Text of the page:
Group therapy sessions may be held within small groups of individuals guided by a professional through various exercises and discussions. These sessions for teenagers often focus on using group dynamics to explore and resolve various mental health concerns.
Some forms of group therapy for teens can include
Family Therapy, which can be a transformative approach for the whole family, as it aims to build a more supportive and productive family dynamic
Parent-Child Interaction Therapy (PCIT), which focuses specifically on offering real-time coaching for parents and their children to establish positive interaction patterns
Dialectic Behavior Therapy (DBT), which may sometimes include group sessions to help build social skills and a sense of responsibility for one’s actions
Offer Your Teen The Support They Need.
Online Therapy For Your Teen
If you believe your teen would benefit from therapy, there are many forms of therapy you can try. Online therapy can also be beneficial for teens or families struggling with scheduling or finding time to commute to sessions. With internet-based treatment, you can stay connected to a counselor through video, phone, or live chat sessions. Additionally, you can message your counselor anytime, responding to challenges as they happen rather than delaying them until the next session.
Online therapy is on the rise in the modern world, and research suggests that it can be as effective as in-person counterparts in treating various mental health conditions, including mood disorders like anxiety and depression, which are common among teens. It has been proven particularly effective for teens due to their familiarity with online platforms in general.
If your troubled teen is open to trying online counseling, they can sign up through an online platform like TeenCounseling with parental approval. If you, as a parent or caregiver, would also benefit from counseling, platforms like BetterHelp offer appointments for adults and get to a growing database of licensed counselors.
Adolescence can be a difficult period of life for many individuals. With a rapid change in physical, mental, emotional, and societal norms, teens may feel overwhelmed or challenged. If you feel your teen could use professional support, seeking a therapist matched to their needs might be valuable. Don't hesitate to reach out and learn more about how therapy can help your teen cope with life's challenges and grow into a more confident, independent adult.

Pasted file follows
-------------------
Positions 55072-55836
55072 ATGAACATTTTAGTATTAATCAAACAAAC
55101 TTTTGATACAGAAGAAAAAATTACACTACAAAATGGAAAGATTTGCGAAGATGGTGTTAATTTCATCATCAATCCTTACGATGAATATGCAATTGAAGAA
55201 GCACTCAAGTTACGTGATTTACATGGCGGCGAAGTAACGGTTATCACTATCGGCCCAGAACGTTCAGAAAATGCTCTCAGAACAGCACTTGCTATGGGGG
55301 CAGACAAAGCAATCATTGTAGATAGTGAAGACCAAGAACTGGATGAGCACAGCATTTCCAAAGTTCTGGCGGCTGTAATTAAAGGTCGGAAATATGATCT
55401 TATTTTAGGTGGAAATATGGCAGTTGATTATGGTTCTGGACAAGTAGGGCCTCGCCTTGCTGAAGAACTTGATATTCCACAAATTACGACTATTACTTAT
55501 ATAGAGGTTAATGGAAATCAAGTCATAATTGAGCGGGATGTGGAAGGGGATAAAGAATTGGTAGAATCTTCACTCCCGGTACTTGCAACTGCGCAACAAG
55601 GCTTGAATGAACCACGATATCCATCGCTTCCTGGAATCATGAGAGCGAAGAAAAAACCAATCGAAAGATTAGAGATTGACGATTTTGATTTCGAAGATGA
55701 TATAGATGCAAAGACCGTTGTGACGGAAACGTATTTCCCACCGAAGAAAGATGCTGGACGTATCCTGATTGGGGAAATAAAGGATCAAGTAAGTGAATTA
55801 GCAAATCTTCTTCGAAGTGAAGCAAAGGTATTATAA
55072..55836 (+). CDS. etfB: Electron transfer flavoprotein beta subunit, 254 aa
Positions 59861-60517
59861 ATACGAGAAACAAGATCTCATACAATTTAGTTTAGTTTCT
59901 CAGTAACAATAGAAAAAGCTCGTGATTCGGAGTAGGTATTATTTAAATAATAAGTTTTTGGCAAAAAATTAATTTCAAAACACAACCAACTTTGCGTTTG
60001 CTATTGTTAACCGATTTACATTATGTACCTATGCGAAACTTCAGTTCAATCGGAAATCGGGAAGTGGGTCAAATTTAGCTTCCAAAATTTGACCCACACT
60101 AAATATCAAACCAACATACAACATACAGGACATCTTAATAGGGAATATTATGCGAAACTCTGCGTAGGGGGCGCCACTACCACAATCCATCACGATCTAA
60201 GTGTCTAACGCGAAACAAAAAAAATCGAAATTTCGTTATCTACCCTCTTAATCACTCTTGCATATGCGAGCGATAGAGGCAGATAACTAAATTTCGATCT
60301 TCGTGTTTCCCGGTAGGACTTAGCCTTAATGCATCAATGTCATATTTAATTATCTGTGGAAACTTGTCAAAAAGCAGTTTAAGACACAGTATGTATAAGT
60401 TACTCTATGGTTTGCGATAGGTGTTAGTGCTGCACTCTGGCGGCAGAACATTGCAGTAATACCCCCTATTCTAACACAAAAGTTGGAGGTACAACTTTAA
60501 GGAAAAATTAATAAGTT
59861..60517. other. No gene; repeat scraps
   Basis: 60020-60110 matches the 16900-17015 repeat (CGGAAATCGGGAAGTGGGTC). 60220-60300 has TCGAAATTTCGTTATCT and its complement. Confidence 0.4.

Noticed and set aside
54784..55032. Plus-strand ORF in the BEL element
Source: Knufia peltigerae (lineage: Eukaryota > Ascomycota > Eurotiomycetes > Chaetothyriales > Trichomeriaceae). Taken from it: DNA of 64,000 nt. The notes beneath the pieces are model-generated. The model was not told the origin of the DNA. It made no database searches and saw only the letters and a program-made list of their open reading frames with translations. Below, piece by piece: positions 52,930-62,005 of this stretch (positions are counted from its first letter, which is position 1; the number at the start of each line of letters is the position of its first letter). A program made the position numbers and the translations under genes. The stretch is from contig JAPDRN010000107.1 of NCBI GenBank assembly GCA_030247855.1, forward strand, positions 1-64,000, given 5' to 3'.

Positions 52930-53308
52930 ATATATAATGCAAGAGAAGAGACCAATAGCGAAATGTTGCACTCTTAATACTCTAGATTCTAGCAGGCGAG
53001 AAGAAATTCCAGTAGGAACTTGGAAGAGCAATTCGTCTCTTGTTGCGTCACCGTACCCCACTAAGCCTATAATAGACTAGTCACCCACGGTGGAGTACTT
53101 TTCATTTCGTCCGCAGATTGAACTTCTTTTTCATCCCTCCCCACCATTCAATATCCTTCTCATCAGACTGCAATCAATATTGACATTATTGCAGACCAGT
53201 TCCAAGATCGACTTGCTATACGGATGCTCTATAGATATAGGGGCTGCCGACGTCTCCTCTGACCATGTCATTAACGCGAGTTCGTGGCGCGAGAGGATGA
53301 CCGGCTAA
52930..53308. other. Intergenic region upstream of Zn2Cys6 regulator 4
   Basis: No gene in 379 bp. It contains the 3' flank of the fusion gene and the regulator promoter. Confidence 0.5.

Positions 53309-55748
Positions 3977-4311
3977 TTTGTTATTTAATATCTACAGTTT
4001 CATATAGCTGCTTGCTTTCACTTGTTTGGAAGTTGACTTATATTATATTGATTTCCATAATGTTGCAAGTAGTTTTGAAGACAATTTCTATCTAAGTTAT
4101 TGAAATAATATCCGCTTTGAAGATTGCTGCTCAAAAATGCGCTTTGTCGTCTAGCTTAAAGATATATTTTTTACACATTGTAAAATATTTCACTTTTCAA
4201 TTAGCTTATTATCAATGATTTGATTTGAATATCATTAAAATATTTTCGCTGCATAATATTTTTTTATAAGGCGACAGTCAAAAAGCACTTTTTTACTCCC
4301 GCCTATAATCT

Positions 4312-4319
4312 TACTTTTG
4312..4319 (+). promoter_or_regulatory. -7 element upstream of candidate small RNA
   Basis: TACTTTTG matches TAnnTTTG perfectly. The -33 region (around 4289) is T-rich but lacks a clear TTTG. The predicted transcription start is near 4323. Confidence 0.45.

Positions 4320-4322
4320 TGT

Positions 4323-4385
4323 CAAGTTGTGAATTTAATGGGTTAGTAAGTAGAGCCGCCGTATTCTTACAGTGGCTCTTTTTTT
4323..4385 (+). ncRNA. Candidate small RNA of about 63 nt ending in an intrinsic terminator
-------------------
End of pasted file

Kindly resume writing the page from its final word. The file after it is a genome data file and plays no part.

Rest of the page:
Commonly Asked Questions
Below are a few commonly asked questions related to mental health in teens.
What Type Of Therapist Should A Teenager See?
If you think your teen may need mental health treatment, it may be helpful to seek licensed mental health professionals who operate out of a teen therapy center or online therapy platform. A teen therapy center may even offer a free consultation.
Newer peer-reviewed studies show that many teens may feel more engaged or comfortable when meeting with online therapists licensed to provide online services and emotional support for their mental health. Some teens, especially those with severe mental health conditions, may resent being forced to go to a teen therapy center and might instead benefit from online mental health services led by licensed therapists or wellness professionals.
When Should A Teenager See A Therapist?
Your teen doesn’t necessarily need to have a history of traumatic events, a significant mental health condition, self-harm behaviors, or suicidal thoughts to seek support from trained listeners, trained volunteers, or a licensed professional. Connecting with a licensed counselor for ongoing support, whether through a teen therapy center or virtual therapy platform, could be a matter of working through, teen stress, low self-esteem, complicated feelings brought about by the cognitive development in adolescence, coping skills, or emotional support. If you are wondering how to deal with teenage girls and boys and their mental health, it could be a matter of getting some counseling or therapy. Your child may need help coping with the stresses of everyday life and dealing with emotions in general. Suppose a teenager feels they are receiving little emotional support from family compared to other teens or that they need immediate help and crisis resources. In that case, they can reach out to a teen therapy center and connect with licensed therapists who offer emotional support, where they can utilize follow-up visits.
If you are experiencing thoughts or urges of suicide, call the National Suicide Prevention Lifeline at 1-800-273-TALK (8255) or text 988 to talk to someone over SMS. They are available 24/7 to offer support.
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What are the three prime questions used in counseling patients?
What questions are asked in a mental health assessment?
How long should therapy last?
How do you talk about hard things in therapy?
Is therapy just talking about feelings?